Wednesday, November 28, 2012
A Guide to Gift Giving
Ah yes, tis the holiday season. A time recognized through ones physical senses by a chill in the air (or freeze, depending on your latitude), the smell of street carts roasting chestnuts, freshly cut Christmas trees waiting to be taken home and decorated, or Menorahs in the window waiting to count the days of Hanukah. To get in the holiday mood, some watch their favorite Christmas movie, decorate cookies, or go to church, while others start a Wish List Pinterest board, or email their families a Word doc listing gifts to be received, separated by category and price. ::coughs::
Ever since I was a young girl I’ve had some issues giving and receiving gifts. It’s not that I’m ungrateful or thoughtless, it’s that I take it personally. I want the recipient of my gift to feel touched by my gesture. I want it to mean something. I want to show my affections for this person, and I want them to think of me while enjoying their gift. In return, I would like gifts that are equally as thoughtful and fun. I don’t hide my “are you serious?” face very well. When someone misfires on reading what I will want, I do my best to diplomatically and graciously thank them for their thoughtfulness. Just because I ride horses, Grandma, does not mean that all I want is horse themed paraphernalia for every giving opportunity.
My favorite Christmas memory was when I was a young child, still playing with Barbie dolls. This is also my cousin’s favorite memory, and likely my sister’s too. We woke up Christmas morning to find three newly purchased Barbie motor homes waiting for us under our grandparent’s bountiful tree. They were the coolest things we’d ever seen. Barbie could pack up the family and go anywhere in the world, just like that. The back of the car separated and unfolded to reveal spacious living quarters complete with a mini kitchen, bed with linens, and fold out table and chairs. The car part, once detached, had fold out seats. Upon reaching their destination, the whole family, or group of friends, could venture out and discover new shops, restaurants, hiking trails, and even waterfalls. We played with those until we finally grew up enough to have cars of our own and a means to explore life as adults. I’m pretty sure my parents still have them in their attic somewhere.
But gift giving has its missteps too. Just two years ago my father tried to combine my love of shoes with my love of my college football team (University of Florida Gators, if you don’t know by now ;). He proudly presented my sister and I with Gator themed Crocs and I nearly fainted in disbelief. “Are you serious?” was too stuck on my face to hide with gracious praise.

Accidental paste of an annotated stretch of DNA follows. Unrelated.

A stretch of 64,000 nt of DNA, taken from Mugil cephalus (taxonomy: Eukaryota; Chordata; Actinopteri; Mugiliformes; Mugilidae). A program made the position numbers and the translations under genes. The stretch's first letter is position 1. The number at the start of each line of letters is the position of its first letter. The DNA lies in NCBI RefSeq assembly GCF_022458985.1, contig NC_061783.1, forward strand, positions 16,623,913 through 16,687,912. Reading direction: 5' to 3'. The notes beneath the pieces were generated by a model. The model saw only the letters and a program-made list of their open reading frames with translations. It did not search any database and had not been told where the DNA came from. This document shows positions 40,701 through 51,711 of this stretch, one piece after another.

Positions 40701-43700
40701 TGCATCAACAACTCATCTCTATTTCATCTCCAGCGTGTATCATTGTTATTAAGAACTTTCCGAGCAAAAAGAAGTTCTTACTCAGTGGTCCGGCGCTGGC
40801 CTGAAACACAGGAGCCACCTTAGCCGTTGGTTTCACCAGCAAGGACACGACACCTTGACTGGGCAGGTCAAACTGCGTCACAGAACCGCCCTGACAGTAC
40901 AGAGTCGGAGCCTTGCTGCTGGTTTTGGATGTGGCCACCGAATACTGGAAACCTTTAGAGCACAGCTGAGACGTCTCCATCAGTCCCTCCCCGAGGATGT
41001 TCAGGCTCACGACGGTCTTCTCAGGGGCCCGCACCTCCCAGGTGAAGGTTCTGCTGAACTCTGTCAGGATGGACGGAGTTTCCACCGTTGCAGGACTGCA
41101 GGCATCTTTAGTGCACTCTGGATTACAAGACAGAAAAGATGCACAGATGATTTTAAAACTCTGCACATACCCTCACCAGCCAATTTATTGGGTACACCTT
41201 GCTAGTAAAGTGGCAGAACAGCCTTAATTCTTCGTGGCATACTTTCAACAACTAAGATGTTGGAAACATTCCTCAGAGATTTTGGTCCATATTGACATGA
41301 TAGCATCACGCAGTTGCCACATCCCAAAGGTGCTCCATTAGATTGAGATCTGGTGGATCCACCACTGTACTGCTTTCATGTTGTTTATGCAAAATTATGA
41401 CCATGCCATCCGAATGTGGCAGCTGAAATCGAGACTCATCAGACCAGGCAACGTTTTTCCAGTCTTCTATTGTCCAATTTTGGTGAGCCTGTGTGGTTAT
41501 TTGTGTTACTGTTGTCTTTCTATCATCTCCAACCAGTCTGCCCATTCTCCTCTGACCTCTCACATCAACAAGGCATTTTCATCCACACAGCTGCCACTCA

I’m not always the best gift giver either. Most of my gifts to Gman consist of things that include me and that I will enjoy like, movie tickets to something I want to see, vacations, picnics, wine, and lingerie. I also buy him things I think he should wear.
However, I am a firm believer that giving a gift as an adult can be painless and enjoyable. Here are a few guidelines for always getting it right.
Give something consumable. If you aren’t sure of someone’s style or if you are like me and have a very particular ‘to purchase’ list for your home and closet, it’s a good idea to offer gifts like wine, chocolate, expensive olive oil, specialty coffee*, or even an all expenses paid night out to the recipient's favorite restaurant/bar. It’s the gift of spending time together; can it get any better than that? Flowers are also appreciated and fall within this category, though I don’t recommend you eat them.
Give something shiny. People love shiny things, including but not limited to – jewelry, crystal, ceramics with gold leaf, silver objects, stemware, new golf clubs, makeup, candles and candle holders, ipads, iphones, Venetian glass ornaments, scarfs with sequins, food with edible gold leaf on it, especially French macaroons or cake, and a new car (cue Price is Right music)!
Give something handmade. I handmade all my Christmas presents until… well I still do. Every year I write a letter and give it to friends and family updating them on our activities. I like receiving their cards as well. Also acceptable - wreaths, ornaments, picture frames with meaningful pictures (from one of your travels, perhaps?), artwork, moonshine, and food (cookies) fall into this category as well.
*A Starbucks gift card counts as specialty coffee, especially for this caffeine-crazed writer.